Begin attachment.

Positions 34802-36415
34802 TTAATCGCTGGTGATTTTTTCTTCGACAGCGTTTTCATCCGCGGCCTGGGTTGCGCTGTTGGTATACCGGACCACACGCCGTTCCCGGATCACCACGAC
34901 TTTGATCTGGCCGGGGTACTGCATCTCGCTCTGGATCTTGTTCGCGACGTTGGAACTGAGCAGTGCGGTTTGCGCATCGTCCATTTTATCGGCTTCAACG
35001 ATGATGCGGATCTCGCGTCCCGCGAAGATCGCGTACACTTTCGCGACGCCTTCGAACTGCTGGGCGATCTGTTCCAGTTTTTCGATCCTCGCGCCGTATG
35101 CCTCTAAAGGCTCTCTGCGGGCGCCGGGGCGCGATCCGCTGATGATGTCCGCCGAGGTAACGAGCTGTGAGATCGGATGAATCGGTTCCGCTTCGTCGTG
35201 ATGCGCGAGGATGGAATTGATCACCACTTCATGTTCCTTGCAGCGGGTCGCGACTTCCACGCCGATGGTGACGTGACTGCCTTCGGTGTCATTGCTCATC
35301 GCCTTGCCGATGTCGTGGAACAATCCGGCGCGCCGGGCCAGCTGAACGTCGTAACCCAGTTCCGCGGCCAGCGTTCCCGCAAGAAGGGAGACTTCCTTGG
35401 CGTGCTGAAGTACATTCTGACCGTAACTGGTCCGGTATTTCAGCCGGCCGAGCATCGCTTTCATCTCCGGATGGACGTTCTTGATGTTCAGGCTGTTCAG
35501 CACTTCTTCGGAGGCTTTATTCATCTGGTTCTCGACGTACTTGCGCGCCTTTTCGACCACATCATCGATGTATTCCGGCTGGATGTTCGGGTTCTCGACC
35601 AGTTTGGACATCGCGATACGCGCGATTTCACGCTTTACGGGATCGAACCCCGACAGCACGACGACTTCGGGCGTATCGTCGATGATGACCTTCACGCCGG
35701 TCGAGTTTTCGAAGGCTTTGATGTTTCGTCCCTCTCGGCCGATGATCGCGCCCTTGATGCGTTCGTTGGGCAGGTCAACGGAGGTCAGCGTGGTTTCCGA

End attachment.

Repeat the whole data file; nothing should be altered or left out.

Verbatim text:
Positions 34802-36415
34802 TTAATCGCTGGTGATTTTTTCTTCGACAGCGTTTTCATCCGCGGCCTGGGTTGCGCTGTTGGTATACCGGACCACACGCCGTTCCCGGATCACCACGAC
34901 TTTGATCTGGCCGGGGTACTGCATCTCGCTCTGGATCTTGTTCGCGACGTTGGAACTGAGCAGTGCGGTTTGCGCATCGTCCATTTTATCGGCTTCAACG
35001 ATGATGCGGATCTCGCGTCCCGCGAAGATCGCGTACACTTTCGCGACGCCTTCGAACTGCTGGGCGATCTGTTCCAGTTTTTCGATCCTCGCGCCGTATG
35101 CCTCTAAAGGCTCTCTGCGGGCGCCGGGGCGCGATCCGCTGATGATGTCCGCCGAGGTAACGAGCTGTGAGATCGGATGAATCGGTTCCGCTTCGTCGTG
35201 ATGCGCGAGGATGGAATTGATCACCACTTCATGTTCCTTGCAGCGGGTCGCGACTTCCACGCCGATGGTGACGTGACTGCCTTCGGTGTCATTGCTCATC
35301 GCCTTGCCGATGTCGTGGAACAATCCGGCGCGCCGGGCCAGCTGAACGTCGTAACCCAGTTCCGCGGCCAGCGTTCCCGCAAGAAGGGAGACTTCCTTGG
35401 CGTGCTGAAGTACATTCTGACCGTAACTGGTCCGGTATTTCAGCCGGCCGAGCATCGCTTTCATCTCCGGATGGACGTTCTTGATGTTCAGGCTGTTCAG
35501 CACTTCTTCGGAGGCTTTATTCATCTGGTTCTCGACGTACTTGCGCGCCTTTTCGACCACATCATCGATGTATTCCGGCTGGATGTTCGGGTTCTCGACC
35601 AGTTTGGACATCGCGATACGCGCGATTTCACGCTTTACGGGATCGAACCCCGACAGCACGACGACTTCGGGCGTATCGTCGATGATGACCTTCACGCCGG
35701 TCGAGTTTTCGAAGGCTTTGATGTTTCGTCCCTCTCGGCCGATGATCGCGCCCTTGATGCGTTCGTTGGGCAGGTCAACGGAGGTCAGCGTGGTTTCCGA